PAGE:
I emphasize that Islamic law was established by a group of elite Muslim men (most of whom held views on women that would be offensive to many contemporary Muslims, men and women alike). Gender is important here because think back to my above point on culture and religion: patriarchy reigns and frequently blinds our perception of religion and hence of the parts of Islamic law that pertain to gender and sexuality, especially to women. We may want to believe that Islamic law is solely from God, solely from the Qur’an, but that is not the reality because God hardly played a role in it. For God, the Shari’a is whatever is just, whatever is good; men have decided, and largely continue to decide, what exactly justice and good mean. There have been and continue to be multiple sources of Islamic law, and the Qur’an has been hardly a part of it, mainly because of how open it is to interpretation (I know – it’s heartbreaking that the Qur’an isn’t as clear, decisive, and simple as we’re taught when we’re kids; I was crushed when I found out, too). And believe it or not, circumstances and necessity are considered a source of Islamic law. It gets complicated here because every other Muslim then feels compelled to opine, “Yes, BUT! But only an authentic scholar can speak on that, not you,” and it gets even more complicated because none of us can agree on what an “authentic scholar” means.

No, this doesn’t mean dismissing the centuries of scholarship and hard work on Islamic law (unless you want to do so), but it does mean thinking critically about it when its effects are harmful to us, whether as individuals or as community members. We cannot be spiritually blackmailed into accepting every guideline about us (Muslim women) just because scholars worked hard for centuries to reach a consensus on so many (patriarchal) guidelines and rules about us. We get that the scholars may have meant well, but that’s irrelevant and does not negate the reality of the damaging consequences of some of the guidelines they established.

Makke also conflates ideas of “religion” and “spirituality”: contrary to what he assumes, people are not entering religion because they want to find spirituality—many people are leaving organized religion because it is so bereft of spirituality due to its incessant, overwhelming need for rituals. Too many of us are so fixated on the idea that Islam must be practiced one specific way that we miss the overall point that many Muslims would agree Islam aimed to promote: love God, and demonstrate that love through worship. But what does it mean to love God, and how do we worship God? That’s where some of our differences lie — and that should be okay. Some believe everything is in how we dress (if you’re a woman), others believe it’s more about prayer and being a good person, others believe it is a combination or parts of these two, and so on. Where we go wrong is when we make claims like Makke’s – that there’s a specific way to be spiritual, a specific way to worship God.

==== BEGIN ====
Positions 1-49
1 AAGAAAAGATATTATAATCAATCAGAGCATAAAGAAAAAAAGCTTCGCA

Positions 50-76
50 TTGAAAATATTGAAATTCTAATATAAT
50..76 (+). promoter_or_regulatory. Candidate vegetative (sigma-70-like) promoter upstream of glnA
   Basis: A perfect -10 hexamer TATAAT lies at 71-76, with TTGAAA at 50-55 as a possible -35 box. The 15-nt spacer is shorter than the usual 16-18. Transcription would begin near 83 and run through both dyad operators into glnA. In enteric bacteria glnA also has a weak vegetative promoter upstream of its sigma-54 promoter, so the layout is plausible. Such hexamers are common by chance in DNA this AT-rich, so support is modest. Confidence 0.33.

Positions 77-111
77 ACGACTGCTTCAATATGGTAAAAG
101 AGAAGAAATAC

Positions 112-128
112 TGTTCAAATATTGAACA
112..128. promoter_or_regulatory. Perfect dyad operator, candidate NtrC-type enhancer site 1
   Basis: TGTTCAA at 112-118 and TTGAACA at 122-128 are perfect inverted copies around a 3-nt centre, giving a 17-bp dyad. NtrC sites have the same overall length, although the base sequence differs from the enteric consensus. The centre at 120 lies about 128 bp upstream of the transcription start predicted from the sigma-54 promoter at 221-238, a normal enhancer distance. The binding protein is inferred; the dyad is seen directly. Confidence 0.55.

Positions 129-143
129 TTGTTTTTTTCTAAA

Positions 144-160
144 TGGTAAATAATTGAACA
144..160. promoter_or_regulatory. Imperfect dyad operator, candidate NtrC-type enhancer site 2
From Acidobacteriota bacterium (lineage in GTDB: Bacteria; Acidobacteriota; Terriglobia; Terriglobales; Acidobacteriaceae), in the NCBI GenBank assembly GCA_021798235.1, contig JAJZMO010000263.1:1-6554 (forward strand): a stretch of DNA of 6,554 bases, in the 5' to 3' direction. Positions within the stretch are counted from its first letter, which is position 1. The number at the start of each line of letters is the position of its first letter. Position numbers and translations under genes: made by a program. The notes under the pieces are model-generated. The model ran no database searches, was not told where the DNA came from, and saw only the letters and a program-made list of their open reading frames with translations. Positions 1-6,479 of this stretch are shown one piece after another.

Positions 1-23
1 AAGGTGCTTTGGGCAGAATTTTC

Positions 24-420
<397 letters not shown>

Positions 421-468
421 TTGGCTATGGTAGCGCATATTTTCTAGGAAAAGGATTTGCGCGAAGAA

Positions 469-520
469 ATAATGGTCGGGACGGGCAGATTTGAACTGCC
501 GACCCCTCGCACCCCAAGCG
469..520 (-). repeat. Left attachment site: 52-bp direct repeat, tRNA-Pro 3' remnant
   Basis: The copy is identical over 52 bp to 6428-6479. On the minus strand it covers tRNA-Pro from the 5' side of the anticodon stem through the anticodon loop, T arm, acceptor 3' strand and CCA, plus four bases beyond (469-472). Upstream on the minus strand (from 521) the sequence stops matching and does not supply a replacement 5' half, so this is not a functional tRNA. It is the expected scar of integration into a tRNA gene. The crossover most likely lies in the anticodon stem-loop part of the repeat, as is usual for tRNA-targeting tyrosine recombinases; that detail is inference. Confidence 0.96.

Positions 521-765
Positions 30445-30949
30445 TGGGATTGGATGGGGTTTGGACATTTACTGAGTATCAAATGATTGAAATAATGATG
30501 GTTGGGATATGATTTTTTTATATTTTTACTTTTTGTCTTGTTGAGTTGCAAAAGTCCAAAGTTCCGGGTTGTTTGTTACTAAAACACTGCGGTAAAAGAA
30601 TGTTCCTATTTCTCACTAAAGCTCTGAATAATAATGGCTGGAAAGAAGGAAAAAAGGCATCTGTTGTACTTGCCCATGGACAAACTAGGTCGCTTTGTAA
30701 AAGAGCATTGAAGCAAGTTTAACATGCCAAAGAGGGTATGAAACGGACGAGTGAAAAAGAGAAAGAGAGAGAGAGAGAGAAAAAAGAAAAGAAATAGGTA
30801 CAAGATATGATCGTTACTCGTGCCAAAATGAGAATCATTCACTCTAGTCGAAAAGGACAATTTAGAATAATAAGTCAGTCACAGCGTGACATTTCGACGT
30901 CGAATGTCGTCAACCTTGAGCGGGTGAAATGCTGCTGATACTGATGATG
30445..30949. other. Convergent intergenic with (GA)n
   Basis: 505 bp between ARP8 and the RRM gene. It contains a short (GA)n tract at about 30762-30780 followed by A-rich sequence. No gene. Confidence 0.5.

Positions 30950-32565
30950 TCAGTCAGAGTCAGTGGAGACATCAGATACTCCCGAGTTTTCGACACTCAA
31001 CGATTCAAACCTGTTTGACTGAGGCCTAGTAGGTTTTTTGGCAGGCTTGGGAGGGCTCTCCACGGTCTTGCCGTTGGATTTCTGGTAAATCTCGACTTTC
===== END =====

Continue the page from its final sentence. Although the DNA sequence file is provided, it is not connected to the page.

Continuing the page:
That said, too many of us are quick to point fingers at other Muslims when they “pick and choose” or when they say, “I accept some hadiths, but not all,” but how many of us actually believe in hadiths that are so condescending towards women? There is a long history of hadith science, including hadith criticism. The process of sifting through hadiths to ensure the authenticity of the ones being collected was arduous and most probably sincere, but not everything in Sahih Bukhari, Sahih Muslim, or the other four hadith books are entirely authentic, and today, we have some scholars even claiming that hadiths that would have no reason to be declared inauthentic are fabricated (see “Seek knowledge even if you have to go as far as China” is a false hadeeth). Why would such a harmless, and in fact a beautiful and useful, hadith suddenly be declared fabricated? Let’s please not get started no whether is a legitimate source of knowledge on Islam. I do not consider it to be so, but the point here is that even harmless hadiths are suddenly being dismissed as inauthentic.

See Also

What about the hadiths that are actually very destructive and offensive to women, such as those saying that women have to have sex with their husbands whenever the husband wants it even if the wife is on the back of a camel or at the stove? Or the ones threatening that the Prophet (peace be upon him) cursed women who pluck their eyebrows? It is easy for men to say, “No, no, you can’t just not accept this hadith just because you want to pluck your eyebrows!” or “Just because you are being brainwashed by the west that if your consent was not sought before sexual intercourse, then it’s rape,” but for women, these are realities because we are the ones who have to live with the consequences of hadiths like these.

So, yes, a Muslim, and especially a woman, has every right, every reason to distance herself from Islamic law, grounded in patriarchy and some misogyny with respect to question of gender, and decide that she would rather turn to God than to law to practice Islam. At the end of the day, she is the one who has to face her Creator and defend her choices where necessary. I, too, would much rather make my own choices and defend them when confronted by God than to say, “Well, Imam (male) X said I could/could not do this, and I obeyed.” What if the response is, “Why did you not think about it more critically?